13. The socalled Hailstone numbers are sequences of integers generated in the Collatz problem, which was first proposed by L. Collatz in 1937.
The Hailstone sequence of numbers can be generated from a starting positive integer, n by:
1. If n is 1 then the sequence ends.
2. If n is even then the next n of the sequence = n/2
If n is odd then the next n of the sequence = (3 * n) + 1
3. Repeat Step 2 with the next n
For example, for a starting number of 5, the sequence is 5, 16, 8, 4, 2, 1, 4, 2, 1, ...
Such sequences are called hailstone sequences because the values typically rise and fall, somewhat analogously to a hailstone inside a cloud. While a hailstone eventually becomes so heavy that it falls to ground, every starting positive integer ever tested has produced a hailstone sequence that eventually drops down to the number 1 and then "bounces" into the small loop 4, 2, 1, ....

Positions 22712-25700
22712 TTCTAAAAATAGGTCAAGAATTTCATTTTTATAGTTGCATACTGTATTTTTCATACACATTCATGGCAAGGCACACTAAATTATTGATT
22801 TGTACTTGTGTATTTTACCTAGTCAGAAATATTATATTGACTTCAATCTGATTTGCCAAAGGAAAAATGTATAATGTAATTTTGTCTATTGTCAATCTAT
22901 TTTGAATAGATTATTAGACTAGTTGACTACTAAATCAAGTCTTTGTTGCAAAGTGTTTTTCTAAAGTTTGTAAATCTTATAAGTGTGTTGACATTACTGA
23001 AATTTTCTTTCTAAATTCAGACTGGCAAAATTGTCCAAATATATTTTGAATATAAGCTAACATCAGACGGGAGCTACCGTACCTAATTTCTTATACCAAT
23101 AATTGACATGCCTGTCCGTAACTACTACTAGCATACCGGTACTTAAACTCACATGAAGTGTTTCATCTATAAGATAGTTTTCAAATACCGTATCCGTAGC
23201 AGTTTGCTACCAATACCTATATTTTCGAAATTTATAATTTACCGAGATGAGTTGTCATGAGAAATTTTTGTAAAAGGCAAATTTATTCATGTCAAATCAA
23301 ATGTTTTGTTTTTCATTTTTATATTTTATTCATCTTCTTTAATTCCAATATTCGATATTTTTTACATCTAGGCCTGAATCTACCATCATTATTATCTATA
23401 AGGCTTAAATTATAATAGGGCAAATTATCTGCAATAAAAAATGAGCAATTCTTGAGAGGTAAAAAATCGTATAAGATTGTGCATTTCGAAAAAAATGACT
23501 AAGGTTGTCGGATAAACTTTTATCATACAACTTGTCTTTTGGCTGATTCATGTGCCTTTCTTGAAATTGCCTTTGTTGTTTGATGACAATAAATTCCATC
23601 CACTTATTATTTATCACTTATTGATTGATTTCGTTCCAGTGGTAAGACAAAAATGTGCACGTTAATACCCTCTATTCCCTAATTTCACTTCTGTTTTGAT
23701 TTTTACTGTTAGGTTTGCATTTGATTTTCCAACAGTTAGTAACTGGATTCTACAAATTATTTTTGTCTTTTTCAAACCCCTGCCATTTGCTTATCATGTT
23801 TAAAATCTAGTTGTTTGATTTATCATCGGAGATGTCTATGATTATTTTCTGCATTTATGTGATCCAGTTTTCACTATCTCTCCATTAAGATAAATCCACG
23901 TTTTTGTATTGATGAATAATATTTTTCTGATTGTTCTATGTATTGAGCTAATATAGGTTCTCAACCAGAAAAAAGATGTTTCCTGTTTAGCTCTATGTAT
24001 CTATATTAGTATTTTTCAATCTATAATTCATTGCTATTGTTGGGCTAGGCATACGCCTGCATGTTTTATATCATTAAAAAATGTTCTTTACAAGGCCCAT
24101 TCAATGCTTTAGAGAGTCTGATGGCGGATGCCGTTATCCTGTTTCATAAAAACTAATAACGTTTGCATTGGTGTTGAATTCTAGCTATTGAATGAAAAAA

Your task  write a program that will accept a positive integer, then generate and display the sequence that results from that seed value  stopping when the number gets to 1. Include the number of cycles required to get to 1.
Sample Run of the Program (input and output values in bold):
Enter an integer seed value for the Hailstone sequence: 5
5, 16, 8, 4, 2, 1 (6 cycles)
Here are some others to try:
A seed of 12 produces: 12, 6, 3, 10, 5, 16, 8, 4, 2, 1 (10 cycles)
A seed of 7 produces: 7, 22, 11, 34, 17, 52, 26, 13, 40, 20, 10, 5, 16, 8, 4, 2, 1 (17 cycles)